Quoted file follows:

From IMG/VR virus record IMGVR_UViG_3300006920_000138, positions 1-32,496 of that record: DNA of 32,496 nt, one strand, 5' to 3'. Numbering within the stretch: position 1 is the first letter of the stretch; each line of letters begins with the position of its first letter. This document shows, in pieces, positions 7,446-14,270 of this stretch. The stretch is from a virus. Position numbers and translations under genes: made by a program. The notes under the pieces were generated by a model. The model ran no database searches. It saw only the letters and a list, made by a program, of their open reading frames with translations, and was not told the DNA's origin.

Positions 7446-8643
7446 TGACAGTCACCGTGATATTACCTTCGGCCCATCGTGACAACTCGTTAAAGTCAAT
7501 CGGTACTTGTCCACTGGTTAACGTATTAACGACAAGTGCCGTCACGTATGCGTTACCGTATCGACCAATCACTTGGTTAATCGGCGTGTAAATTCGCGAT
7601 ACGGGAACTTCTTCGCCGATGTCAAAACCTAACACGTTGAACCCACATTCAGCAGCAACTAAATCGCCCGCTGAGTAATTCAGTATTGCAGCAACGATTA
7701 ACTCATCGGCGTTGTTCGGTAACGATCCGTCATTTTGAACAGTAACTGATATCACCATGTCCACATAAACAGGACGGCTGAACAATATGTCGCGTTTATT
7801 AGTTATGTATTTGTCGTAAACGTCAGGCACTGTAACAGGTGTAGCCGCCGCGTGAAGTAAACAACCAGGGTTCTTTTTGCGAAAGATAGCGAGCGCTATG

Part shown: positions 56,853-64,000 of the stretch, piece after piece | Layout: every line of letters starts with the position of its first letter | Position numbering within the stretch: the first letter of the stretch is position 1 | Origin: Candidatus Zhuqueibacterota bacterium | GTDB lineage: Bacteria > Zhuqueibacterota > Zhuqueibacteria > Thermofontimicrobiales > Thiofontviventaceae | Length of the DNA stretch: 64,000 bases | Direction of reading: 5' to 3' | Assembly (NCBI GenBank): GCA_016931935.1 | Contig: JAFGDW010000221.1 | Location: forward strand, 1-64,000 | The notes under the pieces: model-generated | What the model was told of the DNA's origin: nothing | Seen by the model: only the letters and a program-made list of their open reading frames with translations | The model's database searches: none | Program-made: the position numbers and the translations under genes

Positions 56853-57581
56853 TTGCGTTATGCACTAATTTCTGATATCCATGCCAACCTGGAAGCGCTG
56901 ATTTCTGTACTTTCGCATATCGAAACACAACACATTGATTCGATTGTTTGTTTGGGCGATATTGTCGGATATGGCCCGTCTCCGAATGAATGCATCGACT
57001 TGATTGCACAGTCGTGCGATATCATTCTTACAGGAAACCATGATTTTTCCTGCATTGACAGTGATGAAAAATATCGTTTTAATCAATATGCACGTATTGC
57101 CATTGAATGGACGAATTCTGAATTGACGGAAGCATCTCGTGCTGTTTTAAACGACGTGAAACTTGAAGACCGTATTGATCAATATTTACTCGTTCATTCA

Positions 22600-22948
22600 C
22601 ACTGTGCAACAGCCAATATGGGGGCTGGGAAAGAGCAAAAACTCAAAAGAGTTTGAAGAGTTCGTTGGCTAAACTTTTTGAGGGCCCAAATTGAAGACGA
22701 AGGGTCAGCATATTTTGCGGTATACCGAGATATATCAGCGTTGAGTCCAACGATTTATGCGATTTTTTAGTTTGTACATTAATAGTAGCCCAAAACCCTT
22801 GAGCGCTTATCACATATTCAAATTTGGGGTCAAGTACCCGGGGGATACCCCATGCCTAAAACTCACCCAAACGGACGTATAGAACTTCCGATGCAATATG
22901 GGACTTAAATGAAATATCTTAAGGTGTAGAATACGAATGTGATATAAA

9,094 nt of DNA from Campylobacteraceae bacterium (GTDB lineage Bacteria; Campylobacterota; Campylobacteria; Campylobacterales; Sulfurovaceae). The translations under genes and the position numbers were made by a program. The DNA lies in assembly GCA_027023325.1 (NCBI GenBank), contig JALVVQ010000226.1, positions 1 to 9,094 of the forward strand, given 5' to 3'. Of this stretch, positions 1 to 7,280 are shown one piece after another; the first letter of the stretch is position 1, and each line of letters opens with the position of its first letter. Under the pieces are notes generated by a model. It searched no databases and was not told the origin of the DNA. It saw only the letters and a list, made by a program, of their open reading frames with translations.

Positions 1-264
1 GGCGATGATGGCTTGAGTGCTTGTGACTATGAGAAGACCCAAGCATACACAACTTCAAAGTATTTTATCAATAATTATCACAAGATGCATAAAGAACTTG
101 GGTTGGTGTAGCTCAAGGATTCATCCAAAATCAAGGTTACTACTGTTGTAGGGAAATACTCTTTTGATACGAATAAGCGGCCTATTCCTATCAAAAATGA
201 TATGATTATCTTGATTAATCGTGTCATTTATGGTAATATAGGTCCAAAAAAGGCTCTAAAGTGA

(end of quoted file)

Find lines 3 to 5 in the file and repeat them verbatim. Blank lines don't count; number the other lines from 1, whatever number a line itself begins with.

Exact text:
7446 TGACAGTCACCGTGATATTACCTTCGGCCCATCGTGACAACTCGTTAAAGTCAAT
7501 CGGTACTTGTCCACTGGTTAACGTATTAACGACAAGTGCCGTCACGTATGCGTTACCGTATCGACCAATCACTTGGTTAATCGGCGTGTAAATTCGCGAT
7601 ACGGGAACTTCTTCGCCGATGTCAAAACCTAACACGTTGAACCCACATTCAGCAGCAACTAAATCGCCCGCTGAGTAATTCAGTATTGCAGCAACGATTA